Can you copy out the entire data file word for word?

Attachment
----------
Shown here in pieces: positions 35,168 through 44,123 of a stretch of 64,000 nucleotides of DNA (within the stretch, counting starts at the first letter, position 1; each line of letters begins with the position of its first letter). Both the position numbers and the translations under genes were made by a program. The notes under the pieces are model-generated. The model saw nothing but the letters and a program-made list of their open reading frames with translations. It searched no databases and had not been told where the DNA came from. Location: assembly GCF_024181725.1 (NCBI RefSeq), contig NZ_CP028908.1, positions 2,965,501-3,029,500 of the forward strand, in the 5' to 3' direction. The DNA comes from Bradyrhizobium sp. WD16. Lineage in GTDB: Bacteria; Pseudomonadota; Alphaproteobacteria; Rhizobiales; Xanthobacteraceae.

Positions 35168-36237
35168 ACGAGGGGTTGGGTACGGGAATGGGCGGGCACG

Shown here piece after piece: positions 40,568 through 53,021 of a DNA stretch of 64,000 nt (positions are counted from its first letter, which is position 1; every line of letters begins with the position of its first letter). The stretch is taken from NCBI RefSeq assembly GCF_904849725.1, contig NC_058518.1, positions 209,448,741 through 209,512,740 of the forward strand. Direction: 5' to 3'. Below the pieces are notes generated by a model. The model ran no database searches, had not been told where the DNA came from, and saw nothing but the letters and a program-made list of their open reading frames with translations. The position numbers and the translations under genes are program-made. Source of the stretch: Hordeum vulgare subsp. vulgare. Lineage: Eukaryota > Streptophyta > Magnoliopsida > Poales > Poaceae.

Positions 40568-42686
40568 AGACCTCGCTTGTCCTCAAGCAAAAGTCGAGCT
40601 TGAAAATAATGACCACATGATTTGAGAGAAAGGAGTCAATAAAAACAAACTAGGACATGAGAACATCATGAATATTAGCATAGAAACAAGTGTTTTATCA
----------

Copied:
Shown here in pieces: positions 35,168 through 44,123 of a stretch of 64,000 nucleotides of DNA (within the stretch, counting starts at the first letter, position 1; each line of letters begins with the position of its first letter). Both the position numbers and the translations under genes were made by a program. The notes under the pieces are model-generated. The model saw nothing but the letters and a program-made list of their open reading frames with translations. It searched no databases and had not been told where the DNA came from. Location: assembly GCF_024181725.1 (NCBI RefSeq), contig NZ_CP028908.1, positions 2,965,501-3,029,500 of the forward strand, in the 5' to 3' direction. The DNA comes from Bradyrhizobium sp. WD16. Lineage in GTDB: Bacteria; Pseudomonadota; Alphaproteobacteria; Rhizobiales; Xanthobacteraceae.

Positions 35168-36237
35168 ACGAGGGGTTGGGTACGGGAATGGGCGGGCACG

Shown here piece after piece: positions 40,568 through 53,021 of a DNA stretch of 64,000 nt (positions are counted from its first letter, which is position 1; every line of letters begins with the position of its first letter). The stretch is taken from NCBI RefSeq assembly GCF_904849725.1, contig NC_058518.1, positions 209,448,741 through 209,512,740 of the forward strand. Direction: 5' to 3'. Below the pieces are notes generated by a model. The model ran no database searches, had not been told where the DNA came from, and saw nothing but the letters and a program-made list of their open reading frames with translations. The position numbers and the translations under genes are program-made. Source of the stretch: Hordeum vulgare subsp. vulgare. Lineage: Eukaryota > Streptophyta > Magnoliopsida > Poales > Poaceae.

Positions 40568-42686
40568 AGACCTCGCTTGTCCTCAAGCAAAAGTCGAGCT
40601 TGAAAATAATGACCACATGATTTGAGAGAAAGGAGTCAATAAAAACAAACTAGGACATGAGAACATCATGAATATTAGCATAGAAACAAGTGTTTTATCA